The Arab Weekly – Despite its military defeats and the demise of its territorial “caliphate” in Syria and Iraq, the Islamic State (ISIS) is determined to show that it remains a threat.
But if recent clashes are any indication, the battle waged by anti-ISIS forces also continues.
In addition to the ongoing war led by Iraqi forces, backed by the international coalition to fight ISIS in Iraq as well the war against ISIS by the US-supported Kurdish forces in Syria, Egypt continues its counter-terrorism effort in the the Sinai Peninsula.
Cairo said Saturday that 21 jihadists were killed in clashes with security forces in the restive Sinai, where Islamic State group-affiliated militants wage a long-running insurgency.
The interior ministry said in a statement that police raided two hideouts of “terrorist elements” in the North Sinai governorate, sparking a gun battle in which two officers were wounded.
The two extremist groups had been planning attacks during the major Islamic holiday of Eid al-Fitr, which starts in Egypt on Sunday, sai Egyptian sources.
Security forces have been battling a long-running armed campaign by armed extremists in the Sinai Peninsula, in Egypt’s northeast for years.
The fighting intensified after the military’s 2013 ouster of Islamist president Mohamed Morsi. In February 2018, security forces launched a nationwide operation against extremists, focusing its effort on northern Sinai.
In Syria, the US-led coalition forces and their Kurdish allies, the Syrian Democratic Forces, face attempts at resurgence by the Islamic State.
In a recent attack this week, the coalition forces and their Kurdish allies killed two regional ISIS leaders in a raid in eastern Syria, US Central Command announced Friday.
Ahmad ‘Isa Ismail al-Zawi and Ahmad ‘Abd Muhammad Hasan al-Jughayfi were killed in the May 17 joint raid on an ISIS position in Deir Ezzor province, CentCom said in a statement.
Al-Zawi, also known as Abu Ali al-Baghdadi, was the ISIS regional commander of North Baghdad, it said, and was “responsible for disseminating terrorist guidance from senior ISIS leadership to operatives in North Baghdad”.
Al-Jughayfi, also known as Abu Ammar, was a senior ISIS logistics and supplies official “responsible for directing the acquisition and transport of weapons, IED materials, and personnel across Iraq and Syria,” CentCom said.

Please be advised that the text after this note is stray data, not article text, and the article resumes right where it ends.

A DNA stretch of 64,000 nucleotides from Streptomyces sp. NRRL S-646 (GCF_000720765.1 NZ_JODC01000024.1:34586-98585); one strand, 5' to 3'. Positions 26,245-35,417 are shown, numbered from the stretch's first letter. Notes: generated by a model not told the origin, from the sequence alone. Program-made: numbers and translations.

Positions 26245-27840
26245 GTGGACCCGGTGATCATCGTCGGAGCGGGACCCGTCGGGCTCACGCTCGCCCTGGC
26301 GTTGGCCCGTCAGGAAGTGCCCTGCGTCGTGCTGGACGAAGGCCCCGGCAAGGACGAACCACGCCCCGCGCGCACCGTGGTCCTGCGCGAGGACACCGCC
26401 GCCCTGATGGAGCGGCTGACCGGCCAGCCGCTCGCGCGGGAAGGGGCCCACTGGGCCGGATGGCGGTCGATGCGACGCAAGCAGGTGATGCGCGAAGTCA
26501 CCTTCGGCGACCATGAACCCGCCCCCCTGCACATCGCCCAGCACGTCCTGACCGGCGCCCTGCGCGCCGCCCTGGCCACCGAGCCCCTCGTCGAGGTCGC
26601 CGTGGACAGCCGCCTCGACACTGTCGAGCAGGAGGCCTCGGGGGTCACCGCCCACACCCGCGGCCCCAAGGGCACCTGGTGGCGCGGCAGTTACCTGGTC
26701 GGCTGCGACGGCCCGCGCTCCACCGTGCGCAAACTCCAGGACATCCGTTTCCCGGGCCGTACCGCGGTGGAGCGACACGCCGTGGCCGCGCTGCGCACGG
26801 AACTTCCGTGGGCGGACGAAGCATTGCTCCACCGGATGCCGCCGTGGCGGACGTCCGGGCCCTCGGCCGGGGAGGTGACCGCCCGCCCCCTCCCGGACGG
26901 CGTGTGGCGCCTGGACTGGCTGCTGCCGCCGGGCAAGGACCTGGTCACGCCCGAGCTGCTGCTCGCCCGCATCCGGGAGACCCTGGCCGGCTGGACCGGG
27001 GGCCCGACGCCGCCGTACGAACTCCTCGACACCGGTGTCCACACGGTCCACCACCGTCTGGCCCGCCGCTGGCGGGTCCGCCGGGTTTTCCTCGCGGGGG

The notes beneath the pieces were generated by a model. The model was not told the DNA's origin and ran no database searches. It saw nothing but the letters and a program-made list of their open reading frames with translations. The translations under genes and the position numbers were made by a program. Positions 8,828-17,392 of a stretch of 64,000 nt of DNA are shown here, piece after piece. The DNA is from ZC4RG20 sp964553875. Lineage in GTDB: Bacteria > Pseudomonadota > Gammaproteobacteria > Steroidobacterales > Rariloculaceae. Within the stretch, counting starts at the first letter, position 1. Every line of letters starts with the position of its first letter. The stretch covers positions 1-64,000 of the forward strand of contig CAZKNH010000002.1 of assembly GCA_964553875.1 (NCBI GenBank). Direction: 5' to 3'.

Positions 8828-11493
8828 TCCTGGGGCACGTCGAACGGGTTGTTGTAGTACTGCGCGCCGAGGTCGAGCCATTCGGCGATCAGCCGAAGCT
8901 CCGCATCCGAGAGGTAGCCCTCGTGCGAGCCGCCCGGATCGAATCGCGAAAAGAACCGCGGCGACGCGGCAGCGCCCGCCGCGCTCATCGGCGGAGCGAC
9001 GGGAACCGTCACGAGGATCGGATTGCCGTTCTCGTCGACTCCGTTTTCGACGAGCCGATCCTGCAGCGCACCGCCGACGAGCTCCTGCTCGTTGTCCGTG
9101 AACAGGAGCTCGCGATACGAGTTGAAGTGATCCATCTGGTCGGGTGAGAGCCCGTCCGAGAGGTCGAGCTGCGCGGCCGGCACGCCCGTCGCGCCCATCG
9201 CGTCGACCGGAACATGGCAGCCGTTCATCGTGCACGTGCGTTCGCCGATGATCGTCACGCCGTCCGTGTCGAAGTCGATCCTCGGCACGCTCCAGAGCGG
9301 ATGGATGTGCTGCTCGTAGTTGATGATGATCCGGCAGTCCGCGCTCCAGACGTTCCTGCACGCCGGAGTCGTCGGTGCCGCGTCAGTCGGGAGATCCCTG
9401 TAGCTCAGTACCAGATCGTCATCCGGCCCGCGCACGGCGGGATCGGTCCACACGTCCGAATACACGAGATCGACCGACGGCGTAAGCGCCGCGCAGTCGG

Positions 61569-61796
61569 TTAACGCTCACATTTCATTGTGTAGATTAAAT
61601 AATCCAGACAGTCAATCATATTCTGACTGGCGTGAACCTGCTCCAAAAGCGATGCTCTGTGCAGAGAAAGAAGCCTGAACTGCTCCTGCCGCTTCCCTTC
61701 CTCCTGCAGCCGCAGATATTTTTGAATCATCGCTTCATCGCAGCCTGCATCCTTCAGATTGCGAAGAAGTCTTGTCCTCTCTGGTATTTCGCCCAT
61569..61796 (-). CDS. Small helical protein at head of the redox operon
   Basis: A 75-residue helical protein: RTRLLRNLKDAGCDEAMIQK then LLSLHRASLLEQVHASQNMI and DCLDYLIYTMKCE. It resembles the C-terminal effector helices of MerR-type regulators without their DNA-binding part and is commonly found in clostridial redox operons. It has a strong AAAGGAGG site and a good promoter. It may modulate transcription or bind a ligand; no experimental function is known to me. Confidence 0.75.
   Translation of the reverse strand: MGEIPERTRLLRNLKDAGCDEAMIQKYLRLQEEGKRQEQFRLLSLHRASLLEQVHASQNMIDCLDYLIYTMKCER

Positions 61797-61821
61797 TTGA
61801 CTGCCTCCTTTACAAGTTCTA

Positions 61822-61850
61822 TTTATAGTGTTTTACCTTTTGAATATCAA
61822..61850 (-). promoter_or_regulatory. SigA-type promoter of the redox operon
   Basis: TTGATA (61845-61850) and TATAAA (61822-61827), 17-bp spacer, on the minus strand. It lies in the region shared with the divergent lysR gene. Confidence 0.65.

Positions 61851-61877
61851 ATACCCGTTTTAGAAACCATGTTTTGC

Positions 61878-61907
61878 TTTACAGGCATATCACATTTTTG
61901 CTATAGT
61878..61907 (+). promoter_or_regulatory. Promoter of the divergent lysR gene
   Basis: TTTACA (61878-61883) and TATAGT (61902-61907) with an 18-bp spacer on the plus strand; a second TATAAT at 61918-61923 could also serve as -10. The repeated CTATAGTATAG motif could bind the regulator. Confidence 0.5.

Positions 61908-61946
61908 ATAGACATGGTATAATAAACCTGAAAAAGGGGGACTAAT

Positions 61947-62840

“The removal of these ISIS leaders will disrupt future attacks against innocent civilians and our security partners and in the region,” it said.
“Due to the relentless pressure maintained by the SDF, ISIS’s remaining leadership in the area continues to dwindle,” CentCom added.
Since the territorial defeat of the Islamic State in Syria in March 2019, ISIS attacks have been limited to the vast deserts stretching from Deir Ezzor to Homs in the centre of the country.
Abu Bakr al-Baghdadi, who had led ISIS since 2014 and was the world’s most wanted man, was killed in an US special forces raid in Syria’s northwestern province of Idlib in October 2019. but the organization and its ideology remain dangerous and experts warns that ISIS is seeking a resurgence amid the chaos in Iraq.
The Pentagon said in January that ISIS was regenerating faster in Iraq than in Syria. Analysts estimated earlier this year that about 2,000 active combatants now operate in Iraq, noting that sleeper cells have regrouped in provinces including Diyala, Salahuddin, Anbar, Kirkuk and Nineveh.
Iraqi Security Forces routinely carry out operations against remnants of the Jihadist group who they have carried out frequent attacks, including kidnappings and bombings aimed at undermining the Baghdad government.
ISIS killed, Saturday, three policemen in an attack in the province of Nineveh, west of Mosul, an Iraqi security source said.
“ISIS fighters launched an attack at a local police checkpoint on the outskirts of Zammar district (125 km west of Mosul) and kill three policemen, including an officer with the rank of lieutenant, before fleeing to an unknown destination”, Captain Bashar Salem of the Nineveh Police said.
Experts said that this attack may be an act of revenge for the arrest by the Iraqi military of Abdul Nasser Qardash, previously considered a possible heir to Abu Bakr al-Baghdadi at the helm of the Islamic State terrorist group.